4 Creative Thinking Skills To Employ in Brainstorming Sessions
Critical thinking is important. But creative thinking is underrated in comparison – and it’s equally valuable for generating solutions and seeing opportunities. You should be aiming to elevate your team’s creative thinking skills during brainstorming sessions specifically, which can often start with good intentions but end up going nowhere.
Before diving into how to enhance your brainstorming sessions with creative thinking skills, it’s important to understand what creative thinking is at its core – it’s not just the idea of being creative, but it’s a skill that can be taught, according to an ACER (Australian Council for Educational Research) report. Creative thinking is “the capacity to generate many different kinds of ideas, manipulate ideas in unusual ways and make unconventional connections in order to outline novel possibilities that have the potential to elegantly meet a given purpose,” wrote the authors of the report. In other words, you may think that strokes of genius happen randomly, but they are often the result of the ability to use information in a unique way.
Ready to bring out the different creative thinking strengths of your team members? Lee Gimpel, a professional meeting facilitator and trainer, and the founder of Better Meetings, offers four facilitation techniques below to unleash those creative juices during your next brainstorming session.
1. High-volume ideation
Gimpel recommends going for volume first: Aim to generate lots of ideas before judging which ones are better than others. “One of the most effective ways to avoid a pitfall of brainstorming is to put more ideas on the table rather than only start with a few possibilities,” he says. “This is a very common approach where divergent thinking gives rise to many possibilities, and then convergent thinking narrows those down to the best answers.”
According to him, starting with 50 ways – yes, you should aim that high – to look at a problem instead of five, for example, tends to diversify the thinking from the start. “This process also has the advantage of involving more people and establishing a pattern of open discussion where everyone’s voice counts, which is key as discussions progress to final action steps,” he says.
The four-step sketch exercise, as outlined by SessionLab, builds on this ideation principle. Here’s how it works: Have your team members individually go over key information regarding a problem or situation and take notes. Ask them to review their notes and doodle rough solutions. Then, do crazy 8s – ask each person to rapidly conceptualize eight variations of their ideas. Finally, give team members more time to flesh out the final solution of their choice in detail. Share those refined ideas publicly and vote on the best solution.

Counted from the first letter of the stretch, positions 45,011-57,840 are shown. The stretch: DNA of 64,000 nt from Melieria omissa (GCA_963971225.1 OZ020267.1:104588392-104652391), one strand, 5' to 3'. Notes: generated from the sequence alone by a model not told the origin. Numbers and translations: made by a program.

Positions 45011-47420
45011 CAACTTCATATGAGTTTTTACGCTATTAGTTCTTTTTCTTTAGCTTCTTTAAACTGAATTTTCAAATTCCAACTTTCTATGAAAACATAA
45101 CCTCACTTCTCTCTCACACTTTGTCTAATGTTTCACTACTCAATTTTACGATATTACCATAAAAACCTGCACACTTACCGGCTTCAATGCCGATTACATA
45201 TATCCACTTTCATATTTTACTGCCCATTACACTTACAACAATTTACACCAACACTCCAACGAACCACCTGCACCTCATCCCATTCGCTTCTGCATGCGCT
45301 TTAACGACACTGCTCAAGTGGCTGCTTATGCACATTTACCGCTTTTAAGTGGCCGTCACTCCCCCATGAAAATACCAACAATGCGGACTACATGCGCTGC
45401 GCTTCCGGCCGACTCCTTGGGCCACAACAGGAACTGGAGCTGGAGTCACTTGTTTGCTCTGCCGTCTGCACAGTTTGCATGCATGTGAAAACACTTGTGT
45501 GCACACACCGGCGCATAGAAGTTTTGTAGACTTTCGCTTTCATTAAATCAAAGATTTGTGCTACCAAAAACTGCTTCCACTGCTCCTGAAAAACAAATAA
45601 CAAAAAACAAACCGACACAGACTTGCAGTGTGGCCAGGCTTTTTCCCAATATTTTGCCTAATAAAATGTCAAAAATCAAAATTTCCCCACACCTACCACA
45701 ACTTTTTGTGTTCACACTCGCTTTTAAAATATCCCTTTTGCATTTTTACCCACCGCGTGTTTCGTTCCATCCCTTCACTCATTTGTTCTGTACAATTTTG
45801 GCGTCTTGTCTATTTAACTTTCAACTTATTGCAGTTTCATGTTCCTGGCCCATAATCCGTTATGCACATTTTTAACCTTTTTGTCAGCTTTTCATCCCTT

2. Small group huddles
You can also use small group huddles to activate creative thinking skills in a brainstorming. “If you break big groups into smaller pods–groups of two to five people–and let them discuss the issue and report back, you tend to get much better brainstorming results compared to what you’d see from one monolithic group,” says Gimpel. “It lets many more discussions happen, with many more ideas or solutions being considered and debated, avoiding the pull of gravity of a single person or idea.”
3. Power dynamic shift
Subtle power dynamics often get in the way of creative thinking skills. Creating a shift in the normal power structure of your team can be an intentional way to allow contributors to feel comfortable expressing their own creative thinking when they wouldn’t otherwise. How? Ask an outsider to facilitate the brainstorming session.
“Having someone else facilitate a brainstorming session makes it more likely that the group will behave differently than it would with the normal power structure and dynamics in place,” according to Gimpel. “A professional facilitator is best, but even having someone from another department stand in could be better than the status quo.”
4. Anonymous conversation starters
Anonymous conversation starters also create psychological safety and nurture creative thinking. Again, it’s about creating an environment where people feel safe going outside the box and inspired to share their creativity without the fear of what others will think – a key factor for flexing those creative thinking muscles.
“Allow space for disagreement and doubt,” says Gimpel. “If the group’s culture means that people are unlikely to offer new or contrary ideas, look for ways to anonymize their thoughts. One of the oldest methods is to have them write out ideas on note cards with no names attached,” he suggests.